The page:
The behaviour of Unite top brass over the electricians’ dispute demonstrates why this is so necessary. Most of the resistance has had to be ‘unofficial’, so terrified are Miliband’s groupies of stepping one inch outside the union-bashing laws. According to Fight Racism, Fight Imperialism, Unite declined to give its blessing to the first four London demos, only stepping in on the fifth when unofficial action had created facts on the ground that could no longer be ignored.
Similar foot-dragging hampered workers’ efforts in the North East, where the efforts of Unite’s Newcastle Central branch to support the resistance resulted in its members being stigmatised by the union’s national officer for construction, Bernard McAuley, as a “cancerous group”. This chimes with mixed signals from the union, with workers being advised not to sign up to the new conditions yet being offered no guarantees of support should their refusal result in dismissal!
From 13 November Unite has finally stirred itself to start balloting for industrial action.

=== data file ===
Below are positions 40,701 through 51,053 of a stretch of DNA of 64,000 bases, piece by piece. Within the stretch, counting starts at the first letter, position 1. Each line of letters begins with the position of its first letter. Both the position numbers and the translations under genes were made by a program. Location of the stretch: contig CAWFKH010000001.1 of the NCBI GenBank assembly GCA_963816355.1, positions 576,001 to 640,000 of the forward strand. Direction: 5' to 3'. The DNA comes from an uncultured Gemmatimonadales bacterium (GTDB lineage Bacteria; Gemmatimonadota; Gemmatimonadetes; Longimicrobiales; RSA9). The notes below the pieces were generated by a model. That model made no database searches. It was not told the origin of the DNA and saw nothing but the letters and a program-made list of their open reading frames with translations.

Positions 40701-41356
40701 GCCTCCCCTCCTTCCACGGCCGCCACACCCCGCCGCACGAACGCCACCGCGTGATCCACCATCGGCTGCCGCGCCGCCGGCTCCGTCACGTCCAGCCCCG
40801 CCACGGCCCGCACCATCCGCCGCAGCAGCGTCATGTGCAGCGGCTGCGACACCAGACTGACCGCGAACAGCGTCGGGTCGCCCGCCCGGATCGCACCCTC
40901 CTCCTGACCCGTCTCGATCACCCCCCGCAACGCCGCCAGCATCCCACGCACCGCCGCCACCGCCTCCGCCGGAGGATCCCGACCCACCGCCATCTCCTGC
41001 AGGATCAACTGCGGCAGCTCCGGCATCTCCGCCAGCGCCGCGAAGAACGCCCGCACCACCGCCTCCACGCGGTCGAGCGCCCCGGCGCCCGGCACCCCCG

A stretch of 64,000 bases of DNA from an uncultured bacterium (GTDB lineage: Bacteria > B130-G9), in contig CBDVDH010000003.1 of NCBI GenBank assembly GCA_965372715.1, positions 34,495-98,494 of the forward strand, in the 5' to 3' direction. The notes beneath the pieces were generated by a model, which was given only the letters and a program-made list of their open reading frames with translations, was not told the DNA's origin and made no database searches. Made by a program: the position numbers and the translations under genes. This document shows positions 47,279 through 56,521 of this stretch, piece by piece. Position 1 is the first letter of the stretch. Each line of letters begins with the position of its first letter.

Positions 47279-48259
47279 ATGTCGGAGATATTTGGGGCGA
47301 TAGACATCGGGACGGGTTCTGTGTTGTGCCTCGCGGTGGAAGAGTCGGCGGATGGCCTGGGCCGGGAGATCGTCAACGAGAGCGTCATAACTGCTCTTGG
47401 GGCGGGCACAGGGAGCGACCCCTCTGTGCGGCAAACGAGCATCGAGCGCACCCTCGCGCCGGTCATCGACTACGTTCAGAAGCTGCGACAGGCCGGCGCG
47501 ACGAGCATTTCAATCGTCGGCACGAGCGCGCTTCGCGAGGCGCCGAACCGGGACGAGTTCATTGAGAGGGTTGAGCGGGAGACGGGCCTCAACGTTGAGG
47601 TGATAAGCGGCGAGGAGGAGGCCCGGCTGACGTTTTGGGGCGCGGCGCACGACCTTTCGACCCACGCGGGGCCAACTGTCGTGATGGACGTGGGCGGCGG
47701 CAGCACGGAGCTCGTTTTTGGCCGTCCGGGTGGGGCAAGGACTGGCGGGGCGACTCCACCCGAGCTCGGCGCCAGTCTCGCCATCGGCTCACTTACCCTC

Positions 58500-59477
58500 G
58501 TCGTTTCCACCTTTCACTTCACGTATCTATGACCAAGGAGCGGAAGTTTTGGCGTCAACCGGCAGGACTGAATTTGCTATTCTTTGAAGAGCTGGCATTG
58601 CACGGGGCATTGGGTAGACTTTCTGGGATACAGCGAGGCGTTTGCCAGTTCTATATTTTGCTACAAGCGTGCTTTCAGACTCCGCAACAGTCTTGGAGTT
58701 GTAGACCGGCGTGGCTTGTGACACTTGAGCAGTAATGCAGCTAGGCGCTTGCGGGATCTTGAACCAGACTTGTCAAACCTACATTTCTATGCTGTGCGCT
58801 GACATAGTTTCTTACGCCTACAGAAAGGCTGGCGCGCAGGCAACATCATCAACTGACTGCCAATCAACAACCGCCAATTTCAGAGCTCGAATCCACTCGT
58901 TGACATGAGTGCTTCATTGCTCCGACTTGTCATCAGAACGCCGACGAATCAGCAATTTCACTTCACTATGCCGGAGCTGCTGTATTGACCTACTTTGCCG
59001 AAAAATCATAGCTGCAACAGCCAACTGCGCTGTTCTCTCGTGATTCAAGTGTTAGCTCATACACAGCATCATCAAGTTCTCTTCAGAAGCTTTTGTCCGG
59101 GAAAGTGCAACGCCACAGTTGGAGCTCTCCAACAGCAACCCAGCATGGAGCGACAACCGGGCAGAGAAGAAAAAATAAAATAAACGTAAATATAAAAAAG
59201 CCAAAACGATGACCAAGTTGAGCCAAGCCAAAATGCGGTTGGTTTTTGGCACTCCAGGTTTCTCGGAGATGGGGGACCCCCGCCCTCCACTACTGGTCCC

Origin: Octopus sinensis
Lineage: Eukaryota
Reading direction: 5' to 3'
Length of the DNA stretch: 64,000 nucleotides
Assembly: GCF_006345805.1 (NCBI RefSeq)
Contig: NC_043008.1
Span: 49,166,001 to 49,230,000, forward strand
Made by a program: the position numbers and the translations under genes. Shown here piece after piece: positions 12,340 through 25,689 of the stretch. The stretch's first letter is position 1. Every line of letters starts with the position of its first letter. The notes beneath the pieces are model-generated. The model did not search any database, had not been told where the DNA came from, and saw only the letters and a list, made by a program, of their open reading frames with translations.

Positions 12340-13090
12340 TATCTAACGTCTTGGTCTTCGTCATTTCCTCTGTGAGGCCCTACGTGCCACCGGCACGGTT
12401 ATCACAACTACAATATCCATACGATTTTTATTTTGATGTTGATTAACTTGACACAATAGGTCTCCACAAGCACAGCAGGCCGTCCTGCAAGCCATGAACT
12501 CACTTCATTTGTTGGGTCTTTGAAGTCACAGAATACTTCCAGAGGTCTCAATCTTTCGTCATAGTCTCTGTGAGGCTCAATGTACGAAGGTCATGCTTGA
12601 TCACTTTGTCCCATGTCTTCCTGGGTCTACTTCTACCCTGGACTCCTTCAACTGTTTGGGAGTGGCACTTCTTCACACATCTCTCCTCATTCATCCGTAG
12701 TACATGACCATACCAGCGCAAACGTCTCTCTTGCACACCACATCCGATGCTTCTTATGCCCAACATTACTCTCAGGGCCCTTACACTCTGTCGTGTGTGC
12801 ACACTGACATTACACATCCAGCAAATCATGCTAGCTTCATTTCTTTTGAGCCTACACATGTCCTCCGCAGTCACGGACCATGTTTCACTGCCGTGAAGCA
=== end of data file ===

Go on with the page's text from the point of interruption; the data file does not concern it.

If anyone doubts that the biggest political obstacle to the working class in Britain successfully challenging the Tory government and its LibDem hangers-on remains the pernicious influence of Labourism, a glance at recent events in Greece should help clarify matters.
The degree to which the working class had rattled and divided the Greek state in the days preceding Papandreou’s departure was clearly visible, both in the panic sacking of some military brass amid rumours of an aborted coup and in the resort of the police to the flagrant and murderous use of agents provocateurs.
That 48-hour general strike on 19 and 20 October represented the real voice of democracy in Greece, whilst the clowns inside parliament, rubber-stamping the latest cuts package by 154 votes to 141, represented only the interests of monopoly capital. The state revealed its reckless desperation by resorting to issuing hoods, police batons and tear-gas grenades to its own agents, to be employed against communist militants. All of this was at once documented and posted on the internet by activists, further exposing the real character of the class war being waged by the state.
The crushing of the social-democratic Papandreou government, caught between the rock of proletarian resistance and the ‘hard place’ of Brussels diktat, demonstrates the effectiveness of a movement that is learning to break the reformist fetters and advance under communist leadership. With an unelected technocrat now appointed to impose the austerity package that social democracy proved unable to force upon the masses, the hand of international monopoly capital is now clearly exposed. It is the Greek working class which has achieved this work of clarification. We should learn from it.